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MARK AUSTIN THOMAS: Cork. It’s not just for wine anymore, or bulletin boards for that matter. Cork is also starting to show up in the fashion and accessories market. It’s a natural material, so its recent success is beneficial to both producers and, as it turns out, the environment. From the Marketplace Innovations Desk at North Carolina Public Radio, Janet Babin has more.
JANET BABIN: Most of the world’s cork is grown in Portuguese forests and turned into bottle stoppers.
The trees can live up to 200 years. Their gnarly bark and squat stature makes them look like scenery in a Tolkien adaptation.
But cork is becoming popular among the fashion forward set. This season cork it turned up not just in shoe wedges, but in clothes and handbags too.
Designer Lauren Mirken made a line of cork purses at her Chelsea, New York factory.
The worker’s using a machine like a cookie cutter to form clutches that retail for $180 dollars. The cork is thin, and comes in multi-colored bolts, like a fabric. Because of that, Merkin says there’s less raw material waste than with leather or lamb skin:
LAUREN MERKIN: Depending on the animal it can be very small or it can be a larger cow hide, but a lot of times it’s small and it’s irregular, so what’s great about cork in this particular form it came in is we can really maximize usage.
Merkin says the cork bags are so popular, they’ve become a classic she’ll likely offer again this spring.
Designer Dianne von Furstenberg and others will also offer cork products in their lines.
Merkin picked up on the trend at home dA©cor showrooms. The soft bark has been used in Europe as floor tile and wall covering for decades.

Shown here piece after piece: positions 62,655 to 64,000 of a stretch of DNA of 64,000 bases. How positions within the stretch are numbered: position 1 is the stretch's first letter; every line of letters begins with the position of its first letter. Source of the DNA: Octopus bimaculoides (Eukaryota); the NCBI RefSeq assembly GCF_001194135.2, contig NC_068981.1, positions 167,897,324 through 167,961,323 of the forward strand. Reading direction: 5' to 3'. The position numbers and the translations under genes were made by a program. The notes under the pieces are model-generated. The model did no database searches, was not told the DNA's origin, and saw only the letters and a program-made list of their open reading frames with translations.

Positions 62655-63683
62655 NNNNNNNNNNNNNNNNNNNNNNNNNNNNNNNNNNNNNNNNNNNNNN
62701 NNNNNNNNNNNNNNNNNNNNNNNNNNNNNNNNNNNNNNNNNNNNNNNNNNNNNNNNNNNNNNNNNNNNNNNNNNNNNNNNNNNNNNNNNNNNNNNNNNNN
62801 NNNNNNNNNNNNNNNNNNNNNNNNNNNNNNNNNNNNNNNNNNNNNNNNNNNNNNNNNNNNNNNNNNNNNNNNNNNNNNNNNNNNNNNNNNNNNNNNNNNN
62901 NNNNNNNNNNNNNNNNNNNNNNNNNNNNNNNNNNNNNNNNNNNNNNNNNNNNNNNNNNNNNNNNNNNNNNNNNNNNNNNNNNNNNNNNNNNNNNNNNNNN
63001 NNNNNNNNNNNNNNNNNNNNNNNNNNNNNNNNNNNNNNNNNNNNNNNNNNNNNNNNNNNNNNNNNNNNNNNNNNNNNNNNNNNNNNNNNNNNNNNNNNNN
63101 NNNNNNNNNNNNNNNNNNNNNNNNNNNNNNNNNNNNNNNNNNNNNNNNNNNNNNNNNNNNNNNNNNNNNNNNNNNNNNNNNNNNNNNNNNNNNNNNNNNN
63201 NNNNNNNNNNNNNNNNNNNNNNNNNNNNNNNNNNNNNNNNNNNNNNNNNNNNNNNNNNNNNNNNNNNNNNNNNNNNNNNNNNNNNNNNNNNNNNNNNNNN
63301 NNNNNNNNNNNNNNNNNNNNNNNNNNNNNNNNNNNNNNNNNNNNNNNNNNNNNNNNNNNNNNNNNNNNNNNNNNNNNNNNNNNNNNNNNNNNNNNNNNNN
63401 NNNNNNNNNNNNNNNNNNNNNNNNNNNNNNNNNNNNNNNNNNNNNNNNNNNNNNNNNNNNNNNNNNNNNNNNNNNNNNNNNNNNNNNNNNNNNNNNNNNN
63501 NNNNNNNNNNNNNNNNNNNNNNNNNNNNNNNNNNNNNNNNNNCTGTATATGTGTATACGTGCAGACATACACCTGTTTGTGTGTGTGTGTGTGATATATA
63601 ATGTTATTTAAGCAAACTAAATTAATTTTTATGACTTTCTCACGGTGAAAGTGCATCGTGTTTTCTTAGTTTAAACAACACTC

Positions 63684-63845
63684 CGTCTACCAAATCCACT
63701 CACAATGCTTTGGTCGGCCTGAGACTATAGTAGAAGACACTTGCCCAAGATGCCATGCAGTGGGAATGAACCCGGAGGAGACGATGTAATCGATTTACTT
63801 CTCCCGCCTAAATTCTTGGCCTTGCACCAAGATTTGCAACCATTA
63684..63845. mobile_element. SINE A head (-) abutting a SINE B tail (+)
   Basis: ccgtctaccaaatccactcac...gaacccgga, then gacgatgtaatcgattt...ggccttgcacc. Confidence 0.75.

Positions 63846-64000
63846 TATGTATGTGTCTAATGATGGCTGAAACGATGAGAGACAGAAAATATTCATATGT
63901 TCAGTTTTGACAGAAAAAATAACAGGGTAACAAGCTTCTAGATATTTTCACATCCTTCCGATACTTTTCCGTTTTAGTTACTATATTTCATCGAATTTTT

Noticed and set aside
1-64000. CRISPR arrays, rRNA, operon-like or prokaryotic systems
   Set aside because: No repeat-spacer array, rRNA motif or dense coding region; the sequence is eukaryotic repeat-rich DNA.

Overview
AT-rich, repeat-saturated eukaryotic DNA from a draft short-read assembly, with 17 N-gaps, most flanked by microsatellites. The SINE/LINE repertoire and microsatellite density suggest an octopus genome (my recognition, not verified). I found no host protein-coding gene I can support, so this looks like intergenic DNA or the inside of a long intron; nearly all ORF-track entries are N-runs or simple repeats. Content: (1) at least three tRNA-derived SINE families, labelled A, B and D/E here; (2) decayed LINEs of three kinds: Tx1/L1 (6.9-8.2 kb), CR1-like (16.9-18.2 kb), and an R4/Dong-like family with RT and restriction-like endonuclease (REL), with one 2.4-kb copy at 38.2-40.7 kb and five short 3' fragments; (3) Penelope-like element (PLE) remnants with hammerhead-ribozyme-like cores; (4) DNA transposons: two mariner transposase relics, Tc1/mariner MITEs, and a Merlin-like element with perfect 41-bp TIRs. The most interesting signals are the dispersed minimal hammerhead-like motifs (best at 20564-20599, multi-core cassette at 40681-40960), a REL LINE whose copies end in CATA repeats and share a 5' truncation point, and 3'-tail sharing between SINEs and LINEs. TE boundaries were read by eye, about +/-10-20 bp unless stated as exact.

In the U.S., it represents just 1.5 percent of the $2.6 billion flooring market.
But Linda Hopkins with American Cork Products says cork’s market share has increased 30 percent each of the past three years. She says the parquet and floating planks are not your mother’s pin boards:
LINDA HOPKINS: They come in greens, blues, reds, so there are patterns that look like planks of hard wood, there are patterns that resemble bamboo.”
Hopkins says cork absorbs noise and maintains a constant temperature.
It also environmentally friendly, according to a report from the WWF. Becci May is the conservation group’s program officer in the UK.
BECCI MAY: If you choose cork you’re helping to conserve the cork oak forests.
The cork bottle stopper market dropped 18 percent in the last five years. The WWF hopes other cork products will help pick up the slack.
Hopkins says her company might be well on the way to doing that. The online firm is opening up a retail cork store in Los Angeles next week.
I’m Janet Babin for Marketplace.
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